As you have composed under the influence of Tolkien what insight has it given you into how Tolkien is both traditional and modern? He is both steeped in ancient myth, legend and tradition, and a modern writer with global appeal.

Maybe it’s just like you say. Tolkien brought some ancient styles of storytelling, like myths and sagas, back to modern life. Maybe that’s one of the reasons for the big success of his writing—there are modern things that grab back in ancient layers. This is also one of the features I discover now in the music of composers from a hundred years ago. They are very modern, even now—not old-fashioned, but sometimes using ancient tools and sounds! It’s a bit like film scores. A lot of people like them, that normally would not listen to “classical”  music. I visited the Howard Shore symphony a few times. It’s great to see all kinds of people, and people of all ages, enjoying orchestral music.

Do you think that music is centrally important throughout Tolkien’s work?

It’s everywhere. At the beginning of The Silmarillion, there’s only music! And then there’s Hobbit music, and Elvish music, with people singing all kinds of songs.

Are more and more contemporary composers going to be influenced and inspired by Tolkien, as you and Martin Romberg have been, to name two?

After having met Martin, I’m also very curious about that! I have no idea. Maybe a lot of “us” will show up thanks to the Festival in the Shire!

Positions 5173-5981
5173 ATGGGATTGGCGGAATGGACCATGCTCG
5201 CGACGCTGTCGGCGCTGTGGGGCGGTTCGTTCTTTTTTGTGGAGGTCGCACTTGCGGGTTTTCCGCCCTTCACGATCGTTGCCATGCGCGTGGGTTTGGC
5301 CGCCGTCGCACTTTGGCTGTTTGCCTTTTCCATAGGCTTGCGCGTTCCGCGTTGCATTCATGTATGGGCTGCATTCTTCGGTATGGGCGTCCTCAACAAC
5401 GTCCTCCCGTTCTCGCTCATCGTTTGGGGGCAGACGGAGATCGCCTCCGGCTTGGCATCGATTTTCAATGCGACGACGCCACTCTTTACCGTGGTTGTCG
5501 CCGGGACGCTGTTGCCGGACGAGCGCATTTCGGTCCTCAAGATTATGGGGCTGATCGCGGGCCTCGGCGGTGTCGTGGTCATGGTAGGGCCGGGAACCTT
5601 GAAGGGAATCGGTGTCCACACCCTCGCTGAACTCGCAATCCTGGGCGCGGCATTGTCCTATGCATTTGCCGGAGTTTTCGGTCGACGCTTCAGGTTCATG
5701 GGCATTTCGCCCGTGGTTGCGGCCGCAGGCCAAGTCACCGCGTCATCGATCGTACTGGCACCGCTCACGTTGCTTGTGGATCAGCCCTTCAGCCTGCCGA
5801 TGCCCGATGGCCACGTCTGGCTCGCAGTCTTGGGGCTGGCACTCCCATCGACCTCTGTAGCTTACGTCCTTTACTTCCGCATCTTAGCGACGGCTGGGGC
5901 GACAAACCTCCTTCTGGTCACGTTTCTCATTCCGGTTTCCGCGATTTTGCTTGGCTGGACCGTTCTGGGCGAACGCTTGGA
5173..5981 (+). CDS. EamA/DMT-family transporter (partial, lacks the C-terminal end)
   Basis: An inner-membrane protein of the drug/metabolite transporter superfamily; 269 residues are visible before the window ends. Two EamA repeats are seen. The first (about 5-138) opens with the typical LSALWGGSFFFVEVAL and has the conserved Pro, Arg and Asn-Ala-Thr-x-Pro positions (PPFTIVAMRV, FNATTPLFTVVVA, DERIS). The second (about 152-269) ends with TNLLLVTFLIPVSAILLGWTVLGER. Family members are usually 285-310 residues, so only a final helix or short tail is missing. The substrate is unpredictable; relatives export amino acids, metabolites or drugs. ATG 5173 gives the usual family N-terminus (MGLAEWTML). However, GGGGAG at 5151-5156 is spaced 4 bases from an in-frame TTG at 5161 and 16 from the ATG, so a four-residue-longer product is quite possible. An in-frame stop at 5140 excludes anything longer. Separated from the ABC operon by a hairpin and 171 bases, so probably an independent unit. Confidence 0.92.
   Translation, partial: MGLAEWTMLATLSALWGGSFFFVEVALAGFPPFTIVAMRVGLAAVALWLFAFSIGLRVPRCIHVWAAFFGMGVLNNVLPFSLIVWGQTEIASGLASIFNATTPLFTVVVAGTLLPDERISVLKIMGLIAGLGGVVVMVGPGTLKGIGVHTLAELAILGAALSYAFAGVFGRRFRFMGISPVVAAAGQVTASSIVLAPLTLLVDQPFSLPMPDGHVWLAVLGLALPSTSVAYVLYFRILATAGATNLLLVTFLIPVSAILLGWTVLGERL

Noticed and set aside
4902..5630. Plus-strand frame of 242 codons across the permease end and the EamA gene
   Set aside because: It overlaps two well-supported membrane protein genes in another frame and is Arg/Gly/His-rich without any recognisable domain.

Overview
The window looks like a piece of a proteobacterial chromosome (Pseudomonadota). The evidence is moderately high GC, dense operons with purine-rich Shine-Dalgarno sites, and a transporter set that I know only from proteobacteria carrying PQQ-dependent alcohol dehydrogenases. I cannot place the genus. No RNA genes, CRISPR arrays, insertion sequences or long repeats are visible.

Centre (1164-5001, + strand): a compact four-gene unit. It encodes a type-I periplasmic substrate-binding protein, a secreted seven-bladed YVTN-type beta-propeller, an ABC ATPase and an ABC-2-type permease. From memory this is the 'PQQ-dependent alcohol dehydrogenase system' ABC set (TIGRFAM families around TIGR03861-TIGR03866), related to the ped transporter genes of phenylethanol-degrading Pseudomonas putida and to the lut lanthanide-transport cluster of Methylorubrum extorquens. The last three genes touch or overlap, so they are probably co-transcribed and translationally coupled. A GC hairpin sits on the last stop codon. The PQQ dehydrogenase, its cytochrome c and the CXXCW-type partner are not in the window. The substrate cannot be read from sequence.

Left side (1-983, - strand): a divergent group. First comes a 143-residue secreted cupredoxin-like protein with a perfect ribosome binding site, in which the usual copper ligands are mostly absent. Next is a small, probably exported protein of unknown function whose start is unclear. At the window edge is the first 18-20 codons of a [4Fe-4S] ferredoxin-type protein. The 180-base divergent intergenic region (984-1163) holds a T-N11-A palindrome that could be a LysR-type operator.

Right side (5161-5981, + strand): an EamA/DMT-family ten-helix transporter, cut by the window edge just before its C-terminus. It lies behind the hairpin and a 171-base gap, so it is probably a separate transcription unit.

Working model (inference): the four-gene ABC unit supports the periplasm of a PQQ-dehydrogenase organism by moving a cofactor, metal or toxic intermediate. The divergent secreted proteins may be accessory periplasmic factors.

How is your work likely to develop, in your new collaboration with Jon Anderson?

To work with one of your big all-time favourites is great! Jon is more into just melody and develops that in a great way. For me, harmony is more essential, so I can learn a lot from his melodic approach.

You have embraced new technology in your music. How has this energized your work as a composer and performer?

Thanks to new technology, you’re more and more able to directly develop musical ideas. Rimsky-Korsakov writes that he is very lucky to work next to the St Petersburg orchestra. If he has written a new idea, they can play it right away in the lunch break. He was lucky! With these new orchestra-sample libraries, you have an orchestra in your home computer. It works very well. But not only orchestras fit now into your computer—all other instruments are available virtually. To play the Hammond organ, you don’t need to go to a studio that has got one and record it there. You can do it at home, in your own time, on your own keyboard! Of course, real orchestras, and instruments, sound better in real life. That’s why performing to me always stays the same, just playing real music on real instruments!

Close window

Found this page without going through the magazine front page? Click here: Festival in the Shire Journal. For all things Tolkien inspired.